RAD, published by Bandai Namco, could very well be Double Fine’s last multiplatform title for a while. It’s out for Nintendo Switch, PC, PS4 and Xbox One – we checked it out on a PS4.
Of course, the main reason that this might be Double Fine’s last PS4 release for a while isn’t that the studio’s in trouble. Double Fine recently joined Microsoft’s range of Xbox studios, which pretty much guarantees that upcoming titles will be Xbox exclusive (with the exception of possible PC compatibility). RAD’s a pretty decent swan song, if you can call it that – but it’s not one of Double Fine’s best.
RAD is a roguelike with a ton of character and style – mostly stemming from the game’s 80s vibe that it is drenched in. Fans of series like Stranger Things and other nostalgia-imbued shows will no doubt love it for that reason alone, provided that you have some affinity with the roguelike genre and its gameplay loop.
In RAD, the world’s gone through not one but two apocalypses, but the wasteland that remains is somehow brimming with color – perhaps that’s partly radiation, but I like to think it’s the kind of neon flavoring that’s so typical of the 80s. In a 3D world that is mostly represented from an isometric point of view (with some subtle camera changes in places), you also quickly find out that it’s a place where it’s hard to stay alive, since the game doesn’t exactly ease you into it.
Even though you’ll taste defeat, the fact that you come into contact with this irradiated world and the creatures that inhabit it also means you become more radioactive every time (I guess it wasn’t just neon, after all). That may sound like something you want to avoid, at least on paper, but in RAD this leads to interesting and unique mutations that make you more powerful every time you fill up the corresponding bar at the top of the screen.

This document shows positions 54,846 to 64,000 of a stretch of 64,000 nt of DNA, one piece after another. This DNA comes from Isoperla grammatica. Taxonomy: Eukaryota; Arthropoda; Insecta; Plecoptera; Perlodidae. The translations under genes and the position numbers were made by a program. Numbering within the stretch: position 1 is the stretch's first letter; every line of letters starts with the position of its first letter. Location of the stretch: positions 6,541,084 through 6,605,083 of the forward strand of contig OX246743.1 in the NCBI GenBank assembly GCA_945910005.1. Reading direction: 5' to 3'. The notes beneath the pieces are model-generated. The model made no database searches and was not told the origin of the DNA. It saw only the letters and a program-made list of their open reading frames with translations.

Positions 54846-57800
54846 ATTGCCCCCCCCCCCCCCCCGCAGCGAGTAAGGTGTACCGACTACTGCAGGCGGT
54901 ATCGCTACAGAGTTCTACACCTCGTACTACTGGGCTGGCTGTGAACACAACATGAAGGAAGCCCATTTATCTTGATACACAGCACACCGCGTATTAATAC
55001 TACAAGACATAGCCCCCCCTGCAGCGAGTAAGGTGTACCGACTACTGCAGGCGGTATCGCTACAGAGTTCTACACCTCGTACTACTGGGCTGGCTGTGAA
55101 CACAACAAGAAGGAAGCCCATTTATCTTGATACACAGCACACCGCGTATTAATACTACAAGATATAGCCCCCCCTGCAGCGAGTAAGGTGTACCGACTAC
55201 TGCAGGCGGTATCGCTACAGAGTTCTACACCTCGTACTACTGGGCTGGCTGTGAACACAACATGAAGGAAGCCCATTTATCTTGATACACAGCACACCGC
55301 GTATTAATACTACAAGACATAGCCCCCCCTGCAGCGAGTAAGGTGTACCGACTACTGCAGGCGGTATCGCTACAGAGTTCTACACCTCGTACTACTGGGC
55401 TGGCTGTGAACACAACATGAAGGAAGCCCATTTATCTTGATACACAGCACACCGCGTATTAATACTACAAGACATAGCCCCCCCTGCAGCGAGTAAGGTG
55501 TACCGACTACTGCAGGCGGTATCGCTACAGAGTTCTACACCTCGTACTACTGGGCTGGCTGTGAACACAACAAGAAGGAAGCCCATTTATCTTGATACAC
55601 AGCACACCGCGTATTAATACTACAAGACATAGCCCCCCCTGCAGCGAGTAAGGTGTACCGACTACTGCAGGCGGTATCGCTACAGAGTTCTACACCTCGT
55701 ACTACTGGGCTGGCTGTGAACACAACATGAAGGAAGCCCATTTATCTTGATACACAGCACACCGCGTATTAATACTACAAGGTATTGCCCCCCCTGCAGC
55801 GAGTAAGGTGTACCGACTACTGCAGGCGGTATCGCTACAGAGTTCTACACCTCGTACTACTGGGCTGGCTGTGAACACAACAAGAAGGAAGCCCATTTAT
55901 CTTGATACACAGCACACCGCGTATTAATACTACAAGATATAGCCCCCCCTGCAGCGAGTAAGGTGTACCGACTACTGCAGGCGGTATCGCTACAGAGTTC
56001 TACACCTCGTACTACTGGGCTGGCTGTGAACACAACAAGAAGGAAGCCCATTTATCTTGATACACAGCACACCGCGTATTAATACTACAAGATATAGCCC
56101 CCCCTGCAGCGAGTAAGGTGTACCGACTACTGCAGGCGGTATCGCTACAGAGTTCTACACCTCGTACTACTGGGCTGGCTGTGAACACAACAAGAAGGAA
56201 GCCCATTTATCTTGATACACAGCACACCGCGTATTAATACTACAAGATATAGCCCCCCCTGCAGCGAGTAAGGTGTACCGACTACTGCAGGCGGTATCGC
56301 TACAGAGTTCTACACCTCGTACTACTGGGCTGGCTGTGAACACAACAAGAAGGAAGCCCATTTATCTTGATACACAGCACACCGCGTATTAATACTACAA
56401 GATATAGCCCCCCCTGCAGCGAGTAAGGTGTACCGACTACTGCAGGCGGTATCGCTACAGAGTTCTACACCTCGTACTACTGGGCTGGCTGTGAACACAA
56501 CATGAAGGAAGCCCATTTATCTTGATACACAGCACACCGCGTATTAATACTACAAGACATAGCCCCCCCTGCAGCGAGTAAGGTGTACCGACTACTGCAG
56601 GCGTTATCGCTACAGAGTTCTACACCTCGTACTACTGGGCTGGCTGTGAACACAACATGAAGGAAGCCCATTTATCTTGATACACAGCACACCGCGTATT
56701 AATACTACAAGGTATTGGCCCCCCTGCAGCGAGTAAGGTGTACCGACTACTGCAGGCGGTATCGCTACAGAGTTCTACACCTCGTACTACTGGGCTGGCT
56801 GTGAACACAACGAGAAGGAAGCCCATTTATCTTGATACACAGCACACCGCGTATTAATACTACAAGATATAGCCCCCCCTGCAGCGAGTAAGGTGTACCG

It’s in these mutations that RAD develops itself into what we’ve come to expect from Double Fine – a quirky title with plenty of character and humor. Each mutation is potentially more outrageous than the previous one, and since they’re randomly generated the experience stays fresh. Because the same thing applies to the game’s levels, that freshness is also there when your character ends up dying. Death is permanent, so you’re thrown back to the beginning. You can keep some of your possessions though, making a new start a bit easier than the previous one.
You can also go underground (as mankind apparently did to avoid some of the radiation) where tunnels are home to vendors and passageways to other areas, but the real meat of the game is undeniably the above-ground action where radiation and mutations reign freely.
I often wonder how likeable RAD would have been without its impeccable sense of style, and I’m not sure I have the answer. Fact is that the retro vibe that the game has in its visuals as well as its excellent 80s soundtrack is an integral part to the experience, which I suppose applies to many who were around in that era. I suppose that outside of the mutations RAD is a fairly standard roguelike title in terms of gameplay, but it’s the one to go for if you enjoy the audiovisual style that Double Fine went for.